The Bearberry ultra-sour resource is estimated to be 61-75 Bern (2-3 Tcf) of natural gas with an H2S content In excess of 90%. Hence Bearberry is a potential in place source of approximately 100 million tonnes of sulphur. In 1991/92 this source of sulphur was brought into production (two wells into a nearby processing plant) to assess the viability of long term production of this resource.

At reservoir conditions (37 Mpa, 118 C) the 90%+ H2S gas contains significant dissolved elemental sulphur which precipitates as liquid sulphur (analagous to retrograde condensation) in the formation and the wellbore during production. During the production test, approximately 6 tonnes/day of elemental sulphur were precipitated. Unique equipment and production techniques were required in order to produce the Bearberry gas stream. For example, continuous circulation of sulphur solvent was required to prevent plugging of tubing and flowlines.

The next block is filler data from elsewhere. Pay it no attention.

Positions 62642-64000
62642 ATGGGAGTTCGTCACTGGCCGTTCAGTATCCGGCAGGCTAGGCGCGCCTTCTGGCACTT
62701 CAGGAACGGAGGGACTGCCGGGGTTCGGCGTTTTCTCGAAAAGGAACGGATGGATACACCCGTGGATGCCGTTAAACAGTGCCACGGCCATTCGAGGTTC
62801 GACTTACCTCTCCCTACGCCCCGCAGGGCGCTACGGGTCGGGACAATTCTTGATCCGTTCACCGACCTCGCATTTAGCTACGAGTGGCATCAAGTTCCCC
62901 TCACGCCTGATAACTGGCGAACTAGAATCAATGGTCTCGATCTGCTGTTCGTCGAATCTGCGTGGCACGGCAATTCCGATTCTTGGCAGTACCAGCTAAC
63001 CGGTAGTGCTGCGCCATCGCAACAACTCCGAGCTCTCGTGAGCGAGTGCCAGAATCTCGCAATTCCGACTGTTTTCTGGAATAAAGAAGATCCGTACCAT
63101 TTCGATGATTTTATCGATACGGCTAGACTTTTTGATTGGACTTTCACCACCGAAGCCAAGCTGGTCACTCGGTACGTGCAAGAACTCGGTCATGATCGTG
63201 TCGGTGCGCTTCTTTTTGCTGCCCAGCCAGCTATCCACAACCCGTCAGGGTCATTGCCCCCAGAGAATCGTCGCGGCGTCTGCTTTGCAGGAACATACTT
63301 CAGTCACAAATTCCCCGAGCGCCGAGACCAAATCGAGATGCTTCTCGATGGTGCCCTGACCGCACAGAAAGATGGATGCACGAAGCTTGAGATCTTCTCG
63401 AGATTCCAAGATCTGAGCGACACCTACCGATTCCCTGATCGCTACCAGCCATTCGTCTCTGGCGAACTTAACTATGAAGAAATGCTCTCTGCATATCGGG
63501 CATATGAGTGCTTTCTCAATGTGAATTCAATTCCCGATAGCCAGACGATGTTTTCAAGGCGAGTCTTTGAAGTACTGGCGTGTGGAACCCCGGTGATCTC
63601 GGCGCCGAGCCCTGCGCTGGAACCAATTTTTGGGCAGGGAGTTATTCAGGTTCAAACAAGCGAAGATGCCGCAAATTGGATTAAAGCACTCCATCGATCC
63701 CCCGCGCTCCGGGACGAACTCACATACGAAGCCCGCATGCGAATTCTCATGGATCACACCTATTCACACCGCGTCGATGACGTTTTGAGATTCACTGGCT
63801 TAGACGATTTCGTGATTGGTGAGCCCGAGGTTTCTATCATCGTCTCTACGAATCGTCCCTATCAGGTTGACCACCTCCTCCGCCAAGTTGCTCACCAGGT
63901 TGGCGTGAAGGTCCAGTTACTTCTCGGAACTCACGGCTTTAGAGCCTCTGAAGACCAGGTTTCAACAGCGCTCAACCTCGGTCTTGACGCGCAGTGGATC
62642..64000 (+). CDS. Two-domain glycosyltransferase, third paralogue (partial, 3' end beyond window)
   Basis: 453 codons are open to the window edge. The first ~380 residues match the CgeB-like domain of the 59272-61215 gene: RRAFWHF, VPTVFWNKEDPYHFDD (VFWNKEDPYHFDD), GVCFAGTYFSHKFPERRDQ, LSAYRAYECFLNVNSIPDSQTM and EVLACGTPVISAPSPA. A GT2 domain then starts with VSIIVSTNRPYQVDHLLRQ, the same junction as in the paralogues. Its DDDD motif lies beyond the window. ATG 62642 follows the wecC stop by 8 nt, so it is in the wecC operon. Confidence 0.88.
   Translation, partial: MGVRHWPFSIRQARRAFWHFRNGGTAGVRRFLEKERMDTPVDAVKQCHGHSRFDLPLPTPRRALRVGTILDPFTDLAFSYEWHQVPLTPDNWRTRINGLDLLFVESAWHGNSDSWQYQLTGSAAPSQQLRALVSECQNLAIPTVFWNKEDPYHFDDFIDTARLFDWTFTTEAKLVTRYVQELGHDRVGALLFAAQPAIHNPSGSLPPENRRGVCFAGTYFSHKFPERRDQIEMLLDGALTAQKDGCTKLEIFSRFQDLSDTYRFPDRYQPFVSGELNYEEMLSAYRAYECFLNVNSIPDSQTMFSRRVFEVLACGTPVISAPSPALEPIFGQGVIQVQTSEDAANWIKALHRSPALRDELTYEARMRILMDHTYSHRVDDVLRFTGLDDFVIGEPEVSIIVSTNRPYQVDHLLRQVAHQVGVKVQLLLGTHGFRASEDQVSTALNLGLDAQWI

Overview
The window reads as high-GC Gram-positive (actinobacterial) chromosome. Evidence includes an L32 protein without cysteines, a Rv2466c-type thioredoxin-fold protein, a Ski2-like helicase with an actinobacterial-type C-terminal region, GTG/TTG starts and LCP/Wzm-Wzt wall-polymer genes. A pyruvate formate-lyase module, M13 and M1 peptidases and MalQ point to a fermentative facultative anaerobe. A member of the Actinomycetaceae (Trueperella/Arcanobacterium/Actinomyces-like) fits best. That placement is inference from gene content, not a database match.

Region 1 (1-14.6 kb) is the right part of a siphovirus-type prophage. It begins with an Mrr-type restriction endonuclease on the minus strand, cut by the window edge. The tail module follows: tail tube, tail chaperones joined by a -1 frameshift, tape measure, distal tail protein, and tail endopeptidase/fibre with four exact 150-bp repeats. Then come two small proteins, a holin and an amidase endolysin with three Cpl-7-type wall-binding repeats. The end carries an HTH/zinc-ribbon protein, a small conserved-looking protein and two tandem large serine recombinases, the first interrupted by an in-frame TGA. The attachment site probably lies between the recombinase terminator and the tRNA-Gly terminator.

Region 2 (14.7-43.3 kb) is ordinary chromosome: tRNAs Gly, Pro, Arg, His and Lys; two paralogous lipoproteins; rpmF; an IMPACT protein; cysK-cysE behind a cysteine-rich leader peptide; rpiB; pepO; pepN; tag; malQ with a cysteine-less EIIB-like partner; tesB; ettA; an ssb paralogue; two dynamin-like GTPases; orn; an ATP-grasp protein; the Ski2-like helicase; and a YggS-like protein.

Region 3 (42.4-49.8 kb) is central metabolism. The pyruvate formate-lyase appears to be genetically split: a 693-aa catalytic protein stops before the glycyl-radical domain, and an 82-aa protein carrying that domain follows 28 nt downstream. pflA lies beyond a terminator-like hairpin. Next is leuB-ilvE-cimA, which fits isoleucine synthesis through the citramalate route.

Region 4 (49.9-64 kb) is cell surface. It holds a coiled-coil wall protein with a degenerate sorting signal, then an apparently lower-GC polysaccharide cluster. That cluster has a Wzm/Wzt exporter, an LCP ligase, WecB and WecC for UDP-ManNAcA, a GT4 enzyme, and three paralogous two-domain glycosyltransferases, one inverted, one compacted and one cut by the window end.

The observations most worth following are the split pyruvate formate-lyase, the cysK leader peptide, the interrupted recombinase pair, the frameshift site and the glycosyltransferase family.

From a reservoir engineering perspective, the concern was long term well productivity impairment due to precipitation of elemental liquid sulphur in the reservoir as the reservoir pressure declined. In order to quantify the productivity decline a one meter interval was completed in the 11-35 well. This technique enabled a region of low pressure to be created in the near wellbore area of the reservoir which simulated the long term performance of future commercial wells. Permanent gauges with continuous surface readout were used to measure downhole temperatures/pressures and track performance with time.

This paper describes how the reservoir data was evaluated and the basis for the conclusion that it is technically viable to produce the Bearberry resource.

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